At the turn of the 20th century, Frederick Taylor invented “scientific management”. His time and motion studies and Henry Ford’s production lines led to alienated, monotonous working lives, absenteeism and industrial action. Taylor’s excesses were counterpoised by Elton Mayo, a Harvard University professor, psychologist and founder of the “human relations” school who strove to repersonalise management by coaching and counselling recalcitrant workers. Today’s teamwork-based production and continuous improvement structures owe much to Mayo. Such, says Gerard Hanlon, is the dominant narrative of management theory, and he is having none of it.
For Hanlon, Taylor and Mayo are members of a longer, darker tradition dedicated to extracting value from labour, a story he tells through an engaging synthetic history of labour in 19th-century America. He charts the move from the patriarchal, family-based small farm to the rise of the cash wage economy as cities grew and available land shrank; the war on craftsmanship through the division of labour and the growth of the factory; pressure on labour as women and children entered the workforce, and yet more pressure as Irish immigrants flooded into the US. The shrinking of wages and the near compulsion of labour was accompanied by a moral crusade against the sinful habits of the working classes, seeking to create a moral subject that valued ambition and industry as a route to social and economic self-improvement.
Into this milieu stepped Taylor, his mission to extract knowledge from skilled workers and hand it to management, and to increase labour output to an almost unbearable level. The result was the very industrial action and worker resistance that Mayo tackled: what Taylor did for the body, Mayo did for the soul. Hanlon argues – with good grounds – that Mayo’s psychoanalytic methods were yet another form of the disciplinary “confessional” identified by Michel Foucault. Mayo’s workers were coached towards a productive subjectivity where capital could benefit not just from their physical labour but also from their values and aspirations, which Hanlon terms (after Marx) the “general intellect”. In this light, Mayo seems far more culpable than Taylor, who was at least honest about what he sought to achieve. Taylor regarded his labourers as brutes and treated them accordingly; Mayo’s elitist psychoanalytics cast the working class as an irrational, riotous mob, whose very existence threatened civilisation and whom management had a duty to tame.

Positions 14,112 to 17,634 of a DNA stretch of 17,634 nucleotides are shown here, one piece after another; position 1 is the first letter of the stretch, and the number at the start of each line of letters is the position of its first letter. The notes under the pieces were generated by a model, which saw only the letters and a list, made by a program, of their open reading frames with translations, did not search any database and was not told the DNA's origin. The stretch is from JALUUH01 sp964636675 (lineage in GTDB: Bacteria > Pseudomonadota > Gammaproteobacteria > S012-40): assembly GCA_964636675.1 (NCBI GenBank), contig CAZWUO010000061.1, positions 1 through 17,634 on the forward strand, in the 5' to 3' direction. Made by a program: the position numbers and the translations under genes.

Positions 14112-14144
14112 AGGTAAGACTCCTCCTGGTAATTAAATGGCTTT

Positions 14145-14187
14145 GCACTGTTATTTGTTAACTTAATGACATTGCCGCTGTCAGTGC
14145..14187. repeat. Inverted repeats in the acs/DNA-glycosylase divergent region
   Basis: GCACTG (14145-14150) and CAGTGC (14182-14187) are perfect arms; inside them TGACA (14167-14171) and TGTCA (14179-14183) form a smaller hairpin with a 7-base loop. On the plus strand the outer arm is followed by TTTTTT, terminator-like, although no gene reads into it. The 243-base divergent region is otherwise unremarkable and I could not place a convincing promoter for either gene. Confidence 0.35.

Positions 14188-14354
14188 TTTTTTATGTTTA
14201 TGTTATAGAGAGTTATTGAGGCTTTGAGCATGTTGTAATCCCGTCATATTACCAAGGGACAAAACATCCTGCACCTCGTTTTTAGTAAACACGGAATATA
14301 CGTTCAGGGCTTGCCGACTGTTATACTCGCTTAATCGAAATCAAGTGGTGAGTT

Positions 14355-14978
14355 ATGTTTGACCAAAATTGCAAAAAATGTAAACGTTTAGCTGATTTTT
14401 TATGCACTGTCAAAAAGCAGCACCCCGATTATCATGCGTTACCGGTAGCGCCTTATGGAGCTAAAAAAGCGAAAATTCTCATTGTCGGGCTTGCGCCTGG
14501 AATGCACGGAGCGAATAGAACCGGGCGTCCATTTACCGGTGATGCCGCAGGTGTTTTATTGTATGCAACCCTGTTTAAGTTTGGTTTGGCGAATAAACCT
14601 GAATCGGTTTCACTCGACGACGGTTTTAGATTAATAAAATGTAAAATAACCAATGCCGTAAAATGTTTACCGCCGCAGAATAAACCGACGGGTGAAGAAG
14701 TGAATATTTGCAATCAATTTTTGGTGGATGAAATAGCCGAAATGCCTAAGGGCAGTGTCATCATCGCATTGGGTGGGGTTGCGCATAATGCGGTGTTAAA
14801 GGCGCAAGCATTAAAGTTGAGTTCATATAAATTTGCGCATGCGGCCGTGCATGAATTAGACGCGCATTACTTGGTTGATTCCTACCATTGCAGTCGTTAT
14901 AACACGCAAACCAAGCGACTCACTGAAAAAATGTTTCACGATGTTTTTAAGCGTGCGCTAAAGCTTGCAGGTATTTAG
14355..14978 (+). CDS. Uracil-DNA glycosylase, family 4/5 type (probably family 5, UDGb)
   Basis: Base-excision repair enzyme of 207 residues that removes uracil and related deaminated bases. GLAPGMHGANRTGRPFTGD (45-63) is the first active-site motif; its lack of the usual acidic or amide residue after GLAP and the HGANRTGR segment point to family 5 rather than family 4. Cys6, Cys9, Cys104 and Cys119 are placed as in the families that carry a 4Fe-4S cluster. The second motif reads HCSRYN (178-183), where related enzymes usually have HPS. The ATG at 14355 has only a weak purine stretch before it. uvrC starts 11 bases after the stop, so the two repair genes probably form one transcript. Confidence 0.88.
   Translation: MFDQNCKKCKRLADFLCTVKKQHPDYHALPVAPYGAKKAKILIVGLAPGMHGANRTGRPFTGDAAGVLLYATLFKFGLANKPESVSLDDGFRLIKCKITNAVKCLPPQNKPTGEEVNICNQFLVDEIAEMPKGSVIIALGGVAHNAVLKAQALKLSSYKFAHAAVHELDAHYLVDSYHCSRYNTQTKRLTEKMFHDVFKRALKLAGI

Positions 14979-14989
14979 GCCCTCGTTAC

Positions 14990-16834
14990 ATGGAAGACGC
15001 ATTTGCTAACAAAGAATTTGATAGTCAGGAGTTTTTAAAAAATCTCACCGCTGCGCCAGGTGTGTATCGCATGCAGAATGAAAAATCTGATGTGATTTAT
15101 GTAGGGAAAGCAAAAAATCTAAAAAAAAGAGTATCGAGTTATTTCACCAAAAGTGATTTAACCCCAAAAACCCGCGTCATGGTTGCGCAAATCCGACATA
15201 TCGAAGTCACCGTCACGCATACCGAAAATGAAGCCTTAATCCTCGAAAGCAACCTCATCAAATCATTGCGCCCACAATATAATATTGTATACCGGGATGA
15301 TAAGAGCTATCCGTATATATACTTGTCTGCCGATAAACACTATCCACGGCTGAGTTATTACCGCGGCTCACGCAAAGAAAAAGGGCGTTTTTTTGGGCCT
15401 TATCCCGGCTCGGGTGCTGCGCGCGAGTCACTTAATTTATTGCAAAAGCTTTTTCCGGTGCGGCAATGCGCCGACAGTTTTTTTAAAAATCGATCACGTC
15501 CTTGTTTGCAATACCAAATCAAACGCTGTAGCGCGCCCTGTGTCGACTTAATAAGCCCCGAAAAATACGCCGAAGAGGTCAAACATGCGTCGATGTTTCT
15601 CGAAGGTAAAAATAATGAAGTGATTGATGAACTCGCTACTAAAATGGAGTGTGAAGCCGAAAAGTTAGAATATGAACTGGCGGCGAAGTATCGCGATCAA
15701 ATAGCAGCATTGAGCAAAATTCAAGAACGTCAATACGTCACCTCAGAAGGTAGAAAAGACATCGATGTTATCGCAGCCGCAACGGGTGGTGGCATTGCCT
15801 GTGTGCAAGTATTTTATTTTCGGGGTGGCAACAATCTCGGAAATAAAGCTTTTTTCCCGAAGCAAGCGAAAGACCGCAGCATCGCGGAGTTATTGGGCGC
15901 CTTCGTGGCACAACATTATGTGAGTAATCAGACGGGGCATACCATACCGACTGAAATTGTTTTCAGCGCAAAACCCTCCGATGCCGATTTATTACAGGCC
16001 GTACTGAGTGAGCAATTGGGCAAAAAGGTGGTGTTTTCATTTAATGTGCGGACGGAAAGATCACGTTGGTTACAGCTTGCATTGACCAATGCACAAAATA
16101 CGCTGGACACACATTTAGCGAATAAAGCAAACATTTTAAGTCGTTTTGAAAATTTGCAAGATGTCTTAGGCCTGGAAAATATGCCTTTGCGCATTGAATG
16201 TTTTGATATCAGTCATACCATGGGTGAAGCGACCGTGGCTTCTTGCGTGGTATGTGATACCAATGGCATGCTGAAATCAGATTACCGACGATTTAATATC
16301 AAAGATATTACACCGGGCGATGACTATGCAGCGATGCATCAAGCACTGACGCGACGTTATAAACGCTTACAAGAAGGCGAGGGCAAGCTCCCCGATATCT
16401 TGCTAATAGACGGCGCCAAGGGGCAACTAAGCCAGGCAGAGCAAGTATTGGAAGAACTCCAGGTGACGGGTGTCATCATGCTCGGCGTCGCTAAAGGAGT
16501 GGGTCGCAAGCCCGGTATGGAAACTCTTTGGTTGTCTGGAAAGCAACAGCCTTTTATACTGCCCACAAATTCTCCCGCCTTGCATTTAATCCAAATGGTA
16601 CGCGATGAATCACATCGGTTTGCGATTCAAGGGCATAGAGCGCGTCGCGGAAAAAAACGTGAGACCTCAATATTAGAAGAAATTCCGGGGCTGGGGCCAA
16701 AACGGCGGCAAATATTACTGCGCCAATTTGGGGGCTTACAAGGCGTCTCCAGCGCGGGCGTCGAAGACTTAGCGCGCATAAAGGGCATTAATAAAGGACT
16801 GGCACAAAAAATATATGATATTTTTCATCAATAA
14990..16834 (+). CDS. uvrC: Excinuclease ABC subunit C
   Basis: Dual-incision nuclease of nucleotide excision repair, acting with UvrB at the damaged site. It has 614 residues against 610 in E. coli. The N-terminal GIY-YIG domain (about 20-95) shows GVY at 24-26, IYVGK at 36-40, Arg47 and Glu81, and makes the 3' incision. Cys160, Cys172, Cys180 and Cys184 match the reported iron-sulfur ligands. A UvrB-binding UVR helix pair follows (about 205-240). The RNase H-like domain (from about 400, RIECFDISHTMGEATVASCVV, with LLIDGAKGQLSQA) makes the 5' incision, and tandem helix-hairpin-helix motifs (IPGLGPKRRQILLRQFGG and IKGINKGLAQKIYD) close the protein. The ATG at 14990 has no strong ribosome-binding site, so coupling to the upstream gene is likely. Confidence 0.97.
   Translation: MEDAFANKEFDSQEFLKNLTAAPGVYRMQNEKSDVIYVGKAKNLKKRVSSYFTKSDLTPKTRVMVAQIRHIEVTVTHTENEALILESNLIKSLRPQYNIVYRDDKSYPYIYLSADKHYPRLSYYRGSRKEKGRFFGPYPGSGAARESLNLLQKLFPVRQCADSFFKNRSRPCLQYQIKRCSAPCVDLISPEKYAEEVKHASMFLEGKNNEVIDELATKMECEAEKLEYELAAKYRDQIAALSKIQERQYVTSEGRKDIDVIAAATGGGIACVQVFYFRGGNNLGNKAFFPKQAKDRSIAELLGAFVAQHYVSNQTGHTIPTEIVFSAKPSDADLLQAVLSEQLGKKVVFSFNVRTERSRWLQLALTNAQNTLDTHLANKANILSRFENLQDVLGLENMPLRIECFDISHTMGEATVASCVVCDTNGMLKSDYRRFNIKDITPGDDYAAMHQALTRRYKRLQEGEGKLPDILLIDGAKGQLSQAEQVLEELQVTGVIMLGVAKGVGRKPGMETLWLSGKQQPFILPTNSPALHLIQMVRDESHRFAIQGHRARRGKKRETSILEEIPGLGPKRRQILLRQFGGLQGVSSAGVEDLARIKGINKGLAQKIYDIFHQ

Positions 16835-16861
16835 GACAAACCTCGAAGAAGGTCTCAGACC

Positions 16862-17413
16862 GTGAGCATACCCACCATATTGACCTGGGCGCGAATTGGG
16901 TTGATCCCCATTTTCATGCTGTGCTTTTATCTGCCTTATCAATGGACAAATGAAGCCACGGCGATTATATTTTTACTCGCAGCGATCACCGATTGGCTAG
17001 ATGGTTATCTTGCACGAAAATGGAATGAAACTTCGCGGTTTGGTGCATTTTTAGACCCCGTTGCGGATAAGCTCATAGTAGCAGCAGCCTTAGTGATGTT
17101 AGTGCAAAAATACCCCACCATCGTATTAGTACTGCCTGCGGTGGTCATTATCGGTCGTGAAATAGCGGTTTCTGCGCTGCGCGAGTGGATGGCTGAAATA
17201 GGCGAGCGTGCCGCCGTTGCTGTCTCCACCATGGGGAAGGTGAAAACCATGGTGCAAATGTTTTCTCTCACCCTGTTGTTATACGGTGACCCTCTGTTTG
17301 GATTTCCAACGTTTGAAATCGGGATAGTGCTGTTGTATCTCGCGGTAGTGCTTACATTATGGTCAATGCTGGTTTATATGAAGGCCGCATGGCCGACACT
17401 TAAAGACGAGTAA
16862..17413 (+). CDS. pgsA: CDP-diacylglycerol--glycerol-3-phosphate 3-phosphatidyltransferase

Hanlon’s polarised divide between capital and labour is sometimes too blunt for the subtleties of his historical account. On the one hand, his crucial point – that during the 20th century management somehow emerges as the most valuable occupation in the factory, is important and well made. On the other, using management as a synecdoche for capital means that we are unable to account for the pressures placed on managers themselves. Hanlon is talking about two kinds of management at once: everyday white-collar work in factories and offices, and a band of elite business-school academics.
In fact, the former is more interesting. Taylor’s and Mayo’s work has become the model for 20th-century labour relations, and the revelation that management gurus are the handmaidens of capital is perhaps not too much of a shock. The growing “expropriation” of the “general intellect” through knowledge work and social media, on the other hand, means that there are many more stories about management and capital in the 21st century needing to be told.
Philip Roscoe is reader in management, University of St Andrews.
The Dark Side of Management: A Secret History of Management Theory
By Gerard Hanlon
Routledge, 228pp, £75.00 and £19.99
ISBN 9781138801899 and 1905
Published 7 August 2015